Author Ayesha Harruna Attah Delves into Her Past for The Hundred Wells of Salaga

Photo: Itunu Kuku


When Ayesha Harruna Attah learned of her enslaved great-great grandmother, only known as “slave,” she wanted to give her a voice that had previously been denied. The origin story of her book, The Hundred Wells of Salaga (Other Press), comes from this personal family history, as well as years of research and writing to get it right.

A reflection of pre-colonial Ghana in a time of war and slavery, the novel tells the stories of two women whose lives become deeply intertwined. Through chapters that alternate between the two women’s stories, readers come to know Aminah, torn from her life and forced into slavery, and Wurche, a princess struggling to make her voice heard.

The book went through a number of iterations before final publication. Attah began research and writing in 2012. “I tried to do research into the time in which she might have lived. It was just before most of West Africa was colonized.” She found this time period, at the end of the nineteenth century, to contribute interesting dramatic elements to her storytelling. During this time, the slave trade was at its height, war and the influence of encroaching European presences threatened the stability of the region, and there was great diversity among people in language, religion, and experience.

Amidst these circumstances, Attah sought to “look at history with the rose-tinted glasses off.” Conducting research, Attah was able to find much more information about the lives of female royalty than slaves. For this reason, she included Wurche, a princess. She also added an interesting foil for the character of Aminah, a slave.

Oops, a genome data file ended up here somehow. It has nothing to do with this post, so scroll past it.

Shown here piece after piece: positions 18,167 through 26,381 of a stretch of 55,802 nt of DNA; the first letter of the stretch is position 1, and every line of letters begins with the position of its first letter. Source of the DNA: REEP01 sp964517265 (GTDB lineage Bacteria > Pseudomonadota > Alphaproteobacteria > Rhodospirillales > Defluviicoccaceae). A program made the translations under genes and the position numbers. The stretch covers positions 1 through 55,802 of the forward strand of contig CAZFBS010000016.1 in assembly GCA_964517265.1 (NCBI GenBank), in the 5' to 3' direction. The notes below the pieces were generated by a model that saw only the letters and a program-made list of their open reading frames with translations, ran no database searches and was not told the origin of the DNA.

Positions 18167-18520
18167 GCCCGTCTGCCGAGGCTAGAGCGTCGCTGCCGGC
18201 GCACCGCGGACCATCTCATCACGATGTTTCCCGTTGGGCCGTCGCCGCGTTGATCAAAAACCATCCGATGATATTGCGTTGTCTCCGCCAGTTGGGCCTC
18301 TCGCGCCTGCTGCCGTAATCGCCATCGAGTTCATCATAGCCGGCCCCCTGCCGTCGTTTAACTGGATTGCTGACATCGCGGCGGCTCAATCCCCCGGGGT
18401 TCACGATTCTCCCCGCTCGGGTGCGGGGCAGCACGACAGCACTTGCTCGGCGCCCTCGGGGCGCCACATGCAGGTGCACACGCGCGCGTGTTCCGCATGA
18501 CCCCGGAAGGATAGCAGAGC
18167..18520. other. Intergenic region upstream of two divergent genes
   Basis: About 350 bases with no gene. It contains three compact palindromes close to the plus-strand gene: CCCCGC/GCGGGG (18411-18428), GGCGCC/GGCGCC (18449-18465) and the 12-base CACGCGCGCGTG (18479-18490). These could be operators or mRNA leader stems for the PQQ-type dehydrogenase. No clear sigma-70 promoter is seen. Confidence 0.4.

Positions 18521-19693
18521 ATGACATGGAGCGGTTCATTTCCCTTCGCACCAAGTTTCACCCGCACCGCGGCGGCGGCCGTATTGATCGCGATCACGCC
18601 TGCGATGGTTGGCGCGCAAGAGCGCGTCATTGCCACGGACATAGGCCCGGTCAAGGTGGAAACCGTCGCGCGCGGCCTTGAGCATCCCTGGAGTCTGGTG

“I think that women [readers] look at women like queens with a certain nostalgia and glorification, without paying attention to who they actually may be.” One queen she researched, for instance, did not want the slave trade to end. To flesh out the idea of that character and perspective was one point of interest for her. “What could that look like?”


When writing the character of Aminah, who is based on Attah’s great-great grandmother, the process was quite different. “I was a bit precious with her. I didn’t want bad things to happen to her. I was protective, and I wanted to do right by her. I really needed to give her the dignity that she didn’t have a chance to be remembered with,” Attah explained.

She originally wrote the book as a young adult novel before scrapping it to start again in 2014. This time, the novel was written from many points of view, including the lives and experiences of many in addition to Aminah and Wurche. During the editing process with her publisher later, the book was condensed to the two points of view, but the main story line did not change. “From the very beginning, it was a novel about strong women in Ghana,” said Attah.

Furthermore, Attah found that switching from YA to historical fiction allowed her to immerse herself in research without getting bogged down by the details. With anything tangible, such as place or clothing, she wanted to get the facts right, but “when it comes to human emotion, I want to focus on what I feel like.”

“I go on the idea that human beings haven’t really changed. I think human emotions are the same,” she said. So when it comes to writing from a perspective that exists within a different historical or cultural moment, Attah’s writing is uninhibited. “As I’m writing, I don’t say to myself, this person wouldn’t feel this way.”

“I’m very comfortable in historical fiction. I love research and I love reconstructing a world that has already happened.”

The Hundred Wells of Salaga was published February 5, 2019. Find Ayesha Harruna Attah at and on Instagram @ayeshahattah.

Megan DeMint is a writer and editor with a love for nonfiction: memoirs, collections of essays, books by journalists, and whatever else she can get her hands on. She writes articles about authors and their writing processes at Spine Magazine and works as a Communication Specialist at Cornell University. Even more of her work can be found at


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